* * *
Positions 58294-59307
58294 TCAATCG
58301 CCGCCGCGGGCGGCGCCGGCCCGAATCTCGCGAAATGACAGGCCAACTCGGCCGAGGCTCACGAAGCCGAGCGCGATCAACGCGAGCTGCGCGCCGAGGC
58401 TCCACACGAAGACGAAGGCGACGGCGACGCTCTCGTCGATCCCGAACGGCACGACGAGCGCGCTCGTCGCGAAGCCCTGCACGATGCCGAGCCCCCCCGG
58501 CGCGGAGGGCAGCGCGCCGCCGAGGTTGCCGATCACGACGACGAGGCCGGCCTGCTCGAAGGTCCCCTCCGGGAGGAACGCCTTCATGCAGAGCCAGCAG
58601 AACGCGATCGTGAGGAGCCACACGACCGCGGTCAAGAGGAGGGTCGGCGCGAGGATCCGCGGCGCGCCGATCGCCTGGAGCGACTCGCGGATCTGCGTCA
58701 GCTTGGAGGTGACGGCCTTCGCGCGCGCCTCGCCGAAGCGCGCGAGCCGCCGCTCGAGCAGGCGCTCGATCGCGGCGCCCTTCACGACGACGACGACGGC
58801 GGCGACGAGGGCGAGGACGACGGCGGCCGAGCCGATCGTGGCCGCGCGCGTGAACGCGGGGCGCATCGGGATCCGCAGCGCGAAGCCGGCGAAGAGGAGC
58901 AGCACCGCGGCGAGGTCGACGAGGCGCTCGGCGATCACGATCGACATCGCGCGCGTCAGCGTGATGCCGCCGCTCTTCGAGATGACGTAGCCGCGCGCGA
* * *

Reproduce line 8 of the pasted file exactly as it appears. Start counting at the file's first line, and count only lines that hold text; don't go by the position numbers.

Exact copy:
58801 GGCGACGAGGGCGAGGACGACGGCGGCCGAGCCGATCGTGGCCGCGCGCGTGAACGCGGGGCGCATCGGGATCCGCAGCGCGAAGCCGGCGAAGAGGAGC